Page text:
Characteristic of this war of mobility is the so-called minuet, named from the analogy with the dance: the guerrilla bands encircle an enemy position, an advancing column for example; they encircle it completely from the four points of the compass, with five or six men in each place, far enough away to avoid being encircled themselves; the fight is started at anyone of the points, and the army moves toward it; the guerrilla band then retreats, always maintaining visual contact, and initiates its attack from another point. The army will repeat its action and the guerrilla band the same. Thus, successively, it is possible to keep an enemy column immobilized, forcing it to expend large quantities of ammunition and weakening the morale of its troops without incurring great dangers.17
It is this seemingly ubiquitous and ephemeral quality of the guerrilla that has so eloquently frustrated many of the most sophisticated stratagems of modern warfare. Today, urban guerrilla activity, along with associated acts of kidnapping, assassination, and random terrorism, merely complicates the ambiguities of insurgency. Recent events in Uruguay, Guatemala, Panama, and—perhaps most notably—Chile give vivid testimony to the variegated nature of contemporary Latin American insurrection. Indeed, the example of the overthrow of the Allende government in Chile provides one of the fine ironies of national revolution: the local insurgent forces, who were not altogether sympathetic with the Allende regime, were dramatically revitalized by the martyr quality of the assassination, as is evidenced by such reactions as this one from a member of Chile’s Communist party:
The expressions of solidarity are like an avalanche. They are like a stormy sea driving the ship of the junta on the rocks. The movement in support of the Chilean people has helped arouse the consciousness of large sections of Western Europe, on all five continent. People of varying creeds are united by the outrage they feel against imperialist and neofascist crimes. The movement encompasses forces that had never before acted in unison: Marxist-Leninists and Social Democrats, Christians, and countless people of different views and faiths.18
Though the tone of this is charged with familiar Communist hyperbole, the essential message is one that mirrors the many facets of Latin American unrest. All the volatile ingredients are present. With few exceptions, the countries of Central and South America possess a ready market for insurgent action. Throughout Latin America, threatened local governments are becoming increasingly aware of the need to maintain order through the application of effective counterinsurgent measures.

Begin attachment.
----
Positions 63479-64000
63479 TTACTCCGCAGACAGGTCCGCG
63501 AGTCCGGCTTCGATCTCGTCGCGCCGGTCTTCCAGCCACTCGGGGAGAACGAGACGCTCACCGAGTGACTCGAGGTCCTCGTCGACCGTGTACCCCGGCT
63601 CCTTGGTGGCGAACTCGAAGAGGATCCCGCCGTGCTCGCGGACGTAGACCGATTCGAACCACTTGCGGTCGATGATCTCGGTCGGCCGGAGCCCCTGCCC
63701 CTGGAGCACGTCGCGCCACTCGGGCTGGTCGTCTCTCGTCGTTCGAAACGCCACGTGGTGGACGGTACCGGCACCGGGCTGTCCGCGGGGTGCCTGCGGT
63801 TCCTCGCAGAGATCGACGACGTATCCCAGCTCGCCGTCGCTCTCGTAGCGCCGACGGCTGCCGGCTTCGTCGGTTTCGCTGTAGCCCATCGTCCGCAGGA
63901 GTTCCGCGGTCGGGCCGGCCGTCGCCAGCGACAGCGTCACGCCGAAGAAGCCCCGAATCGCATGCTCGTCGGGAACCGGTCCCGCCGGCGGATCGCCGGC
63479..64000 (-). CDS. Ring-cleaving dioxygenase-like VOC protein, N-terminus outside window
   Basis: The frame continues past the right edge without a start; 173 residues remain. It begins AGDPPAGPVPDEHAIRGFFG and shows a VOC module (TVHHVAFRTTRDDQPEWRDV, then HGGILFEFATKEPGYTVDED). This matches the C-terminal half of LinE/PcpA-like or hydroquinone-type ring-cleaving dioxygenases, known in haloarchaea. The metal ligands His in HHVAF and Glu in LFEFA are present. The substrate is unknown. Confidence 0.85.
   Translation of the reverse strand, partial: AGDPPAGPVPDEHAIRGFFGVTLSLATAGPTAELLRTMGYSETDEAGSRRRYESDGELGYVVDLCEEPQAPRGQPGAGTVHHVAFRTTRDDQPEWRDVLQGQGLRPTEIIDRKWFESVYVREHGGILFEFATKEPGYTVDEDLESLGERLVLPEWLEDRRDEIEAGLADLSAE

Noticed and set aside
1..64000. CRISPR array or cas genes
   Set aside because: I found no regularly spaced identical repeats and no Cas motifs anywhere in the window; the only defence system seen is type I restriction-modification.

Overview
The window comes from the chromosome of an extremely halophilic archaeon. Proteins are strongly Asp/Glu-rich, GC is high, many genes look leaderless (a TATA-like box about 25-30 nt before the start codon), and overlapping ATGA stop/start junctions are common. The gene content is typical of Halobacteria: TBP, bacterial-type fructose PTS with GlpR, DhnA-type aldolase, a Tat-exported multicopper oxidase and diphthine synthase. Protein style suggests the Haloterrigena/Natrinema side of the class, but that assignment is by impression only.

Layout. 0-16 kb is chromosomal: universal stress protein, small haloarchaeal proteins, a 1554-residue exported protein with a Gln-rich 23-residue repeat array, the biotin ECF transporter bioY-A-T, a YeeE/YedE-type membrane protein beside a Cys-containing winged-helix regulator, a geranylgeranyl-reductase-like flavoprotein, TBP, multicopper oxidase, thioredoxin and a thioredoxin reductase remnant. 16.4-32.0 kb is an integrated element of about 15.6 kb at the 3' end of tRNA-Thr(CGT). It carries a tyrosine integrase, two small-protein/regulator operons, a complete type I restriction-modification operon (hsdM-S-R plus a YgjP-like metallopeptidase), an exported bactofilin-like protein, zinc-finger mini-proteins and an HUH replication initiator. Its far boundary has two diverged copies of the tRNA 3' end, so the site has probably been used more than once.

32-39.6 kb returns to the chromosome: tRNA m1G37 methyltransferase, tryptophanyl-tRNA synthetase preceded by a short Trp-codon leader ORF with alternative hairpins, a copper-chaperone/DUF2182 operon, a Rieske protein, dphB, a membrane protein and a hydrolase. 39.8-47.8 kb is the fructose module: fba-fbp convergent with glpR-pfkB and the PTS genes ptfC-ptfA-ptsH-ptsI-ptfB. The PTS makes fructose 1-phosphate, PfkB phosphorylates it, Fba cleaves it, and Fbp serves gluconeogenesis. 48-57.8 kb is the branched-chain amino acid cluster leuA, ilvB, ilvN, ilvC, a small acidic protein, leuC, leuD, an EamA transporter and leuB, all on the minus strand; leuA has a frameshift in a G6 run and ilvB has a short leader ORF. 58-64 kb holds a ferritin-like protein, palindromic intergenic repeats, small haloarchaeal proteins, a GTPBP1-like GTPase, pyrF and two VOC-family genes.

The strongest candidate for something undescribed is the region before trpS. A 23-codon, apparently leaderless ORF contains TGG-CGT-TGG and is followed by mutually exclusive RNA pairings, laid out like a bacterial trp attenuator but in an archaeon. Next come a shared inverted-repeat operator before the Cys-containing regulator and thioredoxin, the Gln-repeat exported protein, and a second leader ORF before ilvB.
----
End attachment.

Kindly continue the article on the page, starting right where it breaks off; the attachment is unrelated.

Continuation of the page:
Equally serious, highly organized movements are reported to be in operation in scattered locations throughout much of the rest of the world:
In 1967 some 1700 guerrillas, aided by 15,000 “sympathizers,” were operating in northeastern Thailand. By the end of 1972 they had reportedly grown to “about 7,700 full-time armed guerrillas” (representing a 10 percent increase over the previous year), plus “three or four times that many” supporters in the villages. 19
In the Philippines (a Leftist view)
No one acquainted with conditions in the Philippines would contest the need for a revolution of some sort. The contrast between the sterile luxury of Manila’s wealthy suburbs and the stinking poverty of the ubiquitous squatters’ settlements invariably shocks the Western visitor. Repression, intimidation, land-grabbing, and the perversion of justice have been familiar features in many areas of the Philippines for decades. An annual inflation rate of 20 percent from 1969 to 1972 had brought public resentment to the boiling point.20
Ethiopia has been a politically repressed society. Moreover, Ethiopians are, in Western psychological terms, a repressed people—partly due to the nature of their Christianity and partly due to traditional cultural forms.
The lid is now off. Should the killing begin, there will be no end to it. The principal constraint on civil war is the Ethiopian appreciation and fear of its own pent-up frustration and its perception that a precipitate release of that energy will destroy the nation.21
And of course there are many other areas of incipient or advanced activity: Mozambique, Korea, India, Indochina (still), and, perhaps most notably at the moment, Palestine and the Middle East. The governments opposing these movements represent a kaleidoscope of ideologies. Whether U.S. foreign policy is sympathetic with a particular government or not is beside the point, since the U.S. does not assume the role of international policeman. The point is that these are unstable communities—political “hot spots” —and it is a widely accepted fact that, regardless of the particular political climate in the U.S., specific circumstances may combine to compel response to appeals that are certain to come in the future. In such circumstances, the U.S. military has a clear obligation to be prepared to assist, if necessary, in counterinsurgent action.
All U.S. counterinsurgent operation is under the supervision of the National Security Council and its Interdepartmental Groups, with the active participation of the chiefs of diplomatic missions in the countries involved. The role of the military in general—particularly indigenous military—is to “deny the insurgents their base of support.” Though U.S. policy is to “refrain from outright military intervention by U.S. combatant forces in the internal affairs of newly emerging nations,” the Military Assistance Advisory Groups and their mobile assistance teams aid indigenous military units in such fields as intelligence, counterintelligence, and psychological warfare.22